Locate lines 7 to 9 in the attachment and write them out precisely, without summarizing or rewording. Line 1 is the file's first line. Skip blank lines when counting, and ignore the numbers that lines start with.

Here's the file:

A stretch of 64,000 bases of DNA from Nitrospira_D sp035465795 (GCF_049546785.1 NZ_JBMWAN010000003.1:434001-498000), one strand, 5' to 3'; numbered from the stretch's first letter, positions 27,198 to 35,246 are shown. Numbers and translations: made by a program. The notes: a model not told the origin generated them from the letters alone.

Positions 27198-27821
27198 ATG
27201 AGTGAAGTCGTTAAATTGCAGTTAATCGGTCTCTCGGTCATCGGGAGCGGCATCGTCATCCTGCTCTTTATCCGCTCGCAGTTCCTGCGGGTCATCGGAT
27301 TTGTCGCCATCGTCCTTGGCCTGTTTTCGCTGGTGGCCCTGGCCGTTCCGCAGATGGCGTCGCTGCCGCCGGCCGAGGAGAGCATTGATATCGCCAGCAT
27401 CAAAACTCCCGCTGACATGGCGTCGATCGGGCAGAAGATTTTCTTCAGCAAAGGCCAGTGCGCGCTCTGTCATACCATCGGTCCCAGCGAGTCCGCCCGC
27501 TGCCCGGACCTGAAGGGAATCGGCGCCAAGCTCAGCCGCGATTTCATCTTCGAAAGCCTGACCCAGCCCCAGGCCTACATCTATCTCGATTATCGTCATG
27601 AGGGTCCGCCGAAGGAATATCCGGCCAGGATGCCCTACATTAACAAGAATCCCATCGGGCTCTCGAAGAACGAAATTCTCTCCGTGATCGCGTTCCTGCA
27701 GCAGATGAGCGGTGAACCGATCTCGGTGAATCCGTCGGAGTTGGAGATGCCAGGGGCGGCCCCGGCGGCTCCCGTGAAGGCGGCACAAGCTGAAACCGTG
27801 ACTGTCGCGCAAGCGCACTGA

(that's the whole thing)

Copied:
27501 TGCCCGGACCTGAAGGGAATCGGCGCCAAGCTCAGCCGCGATTTCATCTTCGAAAGCCTGACCCAGCCCCAGGCCTACATCTATCTCGATTATCGTCATG
27601 AGGGTCCGCCGAAGGAATATCCGGCCAGGATGCCCTACATTAACAAGAATCCCATCGGGCTCTCGAAGAACGAAATTCTCTCCGTGATCGCGTTCCTGCA
27701 GCAGATGAGCGGTGAACCGATCTCGGTGAATCCGTCGGAGTTGGAGATGCCAGGGGCGGCCCCGGCGGCTCCCGTGAAGGCGGCACAAGCTGAAACCGTG